Don’t Eschew Small Gift Affinity Fundraising

Did I ever tell you about the fortuitous happenstance that taught me about the power of small gift fundraising? A few years ago I went to research something online. Not surprisingly, I ended up viewing the first entry Google gave me – which was on Wikipedia.

As luck would have it, and to my delight, I ran into an awesome fundraising campaign. [This is an occupational hazard with fundraisers. We actually like and admire things like pledge breaks when they’re done well!]

Here’s what I found superimposed at the top of the screen:

DEAR WIKIPEDIA READERS: To protect our independence, we’ll never run ads. We take no government funds. We survive on donations averaging about $15. Now is the time we ask. If everyone reading this right now gave $3, our fundraiser would be done within an hour. We’re a small non-profit with costs of a top 5 website: servers, staff and programs. If Wikipedia is useful to you, take one minute to keep it online and ad-free another year. Please help us forget fundraising and get back to Wikipedia. Thank you.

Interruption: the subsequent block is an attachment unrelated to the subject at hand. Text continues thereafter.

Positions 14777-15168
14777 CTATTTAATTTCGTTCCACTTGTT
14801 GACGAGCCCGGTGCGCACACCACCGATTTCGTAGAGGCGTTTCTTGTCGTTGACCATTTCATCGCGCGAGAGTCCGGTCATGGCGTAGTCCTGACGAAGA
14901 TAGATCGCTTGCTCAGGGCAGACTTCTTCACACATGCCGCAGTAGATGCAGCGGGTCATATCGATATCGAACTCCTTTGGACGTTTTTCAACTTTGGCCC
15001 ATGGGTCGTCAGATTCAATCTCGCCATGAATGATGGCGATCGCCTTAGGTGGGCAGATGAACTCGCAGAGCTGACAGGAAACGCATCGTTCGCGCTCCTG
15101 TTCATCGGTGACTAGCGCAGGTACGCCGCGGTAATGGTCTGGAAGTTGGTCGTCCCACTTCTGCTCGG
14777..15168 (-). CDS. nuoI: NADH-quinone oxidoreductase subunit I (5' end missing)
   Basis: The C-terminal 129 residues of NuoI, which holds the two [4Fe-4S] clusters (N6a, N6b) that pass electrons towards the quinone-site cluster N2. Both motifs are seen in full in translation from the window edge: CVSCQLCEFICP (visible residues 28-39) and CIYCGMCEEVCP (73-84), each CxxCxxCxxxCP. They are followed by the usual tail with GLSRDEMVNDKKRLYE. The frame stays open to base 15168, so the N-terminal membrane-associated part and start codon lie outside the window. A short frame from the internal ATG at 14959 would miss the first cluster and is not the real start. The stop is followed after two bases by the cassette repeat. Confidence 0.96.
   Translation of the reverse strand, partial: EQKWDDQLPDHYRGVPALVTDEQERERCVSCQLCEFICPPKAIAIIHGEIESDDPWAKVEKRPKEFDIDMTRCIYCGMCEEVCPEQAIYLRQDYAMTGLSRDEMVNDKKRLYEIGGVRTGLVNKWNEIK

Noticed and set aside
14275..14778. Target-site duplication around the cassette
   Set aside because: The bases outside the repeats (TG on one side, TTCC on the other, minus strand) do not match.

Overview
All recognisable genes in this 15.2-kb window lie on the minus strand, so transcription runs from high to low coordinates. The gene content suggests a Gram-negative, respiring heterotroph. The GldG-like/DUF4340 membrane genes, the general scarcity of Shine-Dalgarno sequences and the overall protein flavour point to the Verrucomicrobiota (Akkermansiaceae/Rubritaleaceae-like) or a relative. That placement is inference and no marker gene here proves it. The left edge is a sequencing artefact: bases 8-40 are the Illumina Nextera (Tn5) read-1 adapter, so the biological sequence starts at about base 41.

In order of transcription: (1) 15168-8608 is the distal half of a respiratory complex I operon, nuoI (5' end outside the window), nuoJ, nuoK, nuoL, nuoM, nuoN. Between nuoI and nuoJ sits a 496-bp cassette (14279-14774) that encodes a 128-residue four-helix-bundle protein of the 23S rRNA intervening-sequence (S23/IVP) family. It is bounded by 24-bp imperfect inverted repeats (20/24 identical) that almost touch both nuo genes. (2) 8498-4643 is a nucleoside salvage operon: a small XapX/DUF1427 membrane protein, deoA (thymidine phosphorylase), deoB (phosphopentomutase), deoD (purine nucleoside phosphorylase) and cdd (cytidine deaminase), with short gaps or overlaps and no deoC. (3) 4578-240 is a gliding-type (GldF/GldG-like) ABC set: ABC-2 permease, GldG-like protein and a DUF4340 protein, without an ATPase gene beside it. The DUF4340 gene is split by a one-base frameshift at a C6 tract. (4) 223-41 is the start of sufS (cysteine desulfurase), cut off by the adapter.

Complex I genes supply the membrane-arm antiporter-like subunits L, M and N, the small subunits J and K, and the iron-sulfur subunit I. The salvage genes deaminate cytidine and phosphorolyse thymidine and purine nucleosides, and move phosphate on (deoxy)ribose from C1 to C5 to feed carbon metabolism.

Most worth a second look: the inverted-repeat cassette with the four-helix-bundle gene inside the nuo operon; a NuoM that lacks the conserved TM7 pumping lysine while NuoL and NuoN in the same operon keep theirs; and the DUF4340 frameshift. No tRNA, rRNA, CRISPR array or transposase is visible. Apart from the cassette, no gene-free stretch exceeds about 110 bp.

I was then given the option to make a one-time gift of $3, $5, $30 or $50, or a monthly gift of $10, $20, $100 or other.

It’s not all about major gifts for everyone.

The Wikipedia campaign serves as a great reminder. Even though many nonprofits survive by the grace of 3% of their donors providing 97% of their contributed income (or something closer to the 80/20 rule) there are indeed nonprofits that are exceptions to this rule


How Positive Feedback Boosts Nonprofit Fundraising

Recognition. Appreciation. Acknowledgment. Gratitude.

Psychologists, sociologists, philosophers, economists and historians have often studied and documented this phenomenon. It’s part of our quest for meaning and connection.

  • Darwin talked about “survival of the most loving.” Communities who took care of each other were the “fit” ones.  Similarly, those members most sensitive to group feedback survived. It’s difficult to make it alone.
  • Maslow talked about the need for love, community, esteem and self-actualized identification with a higher purpose.
  • Psychologist Matthew Lieberman, in “Social, Why Our Brains Are Wired to Connect,” writes about how MRI scans reflect that our brains are hard-wired to respond to positive recognition from others.

I like the way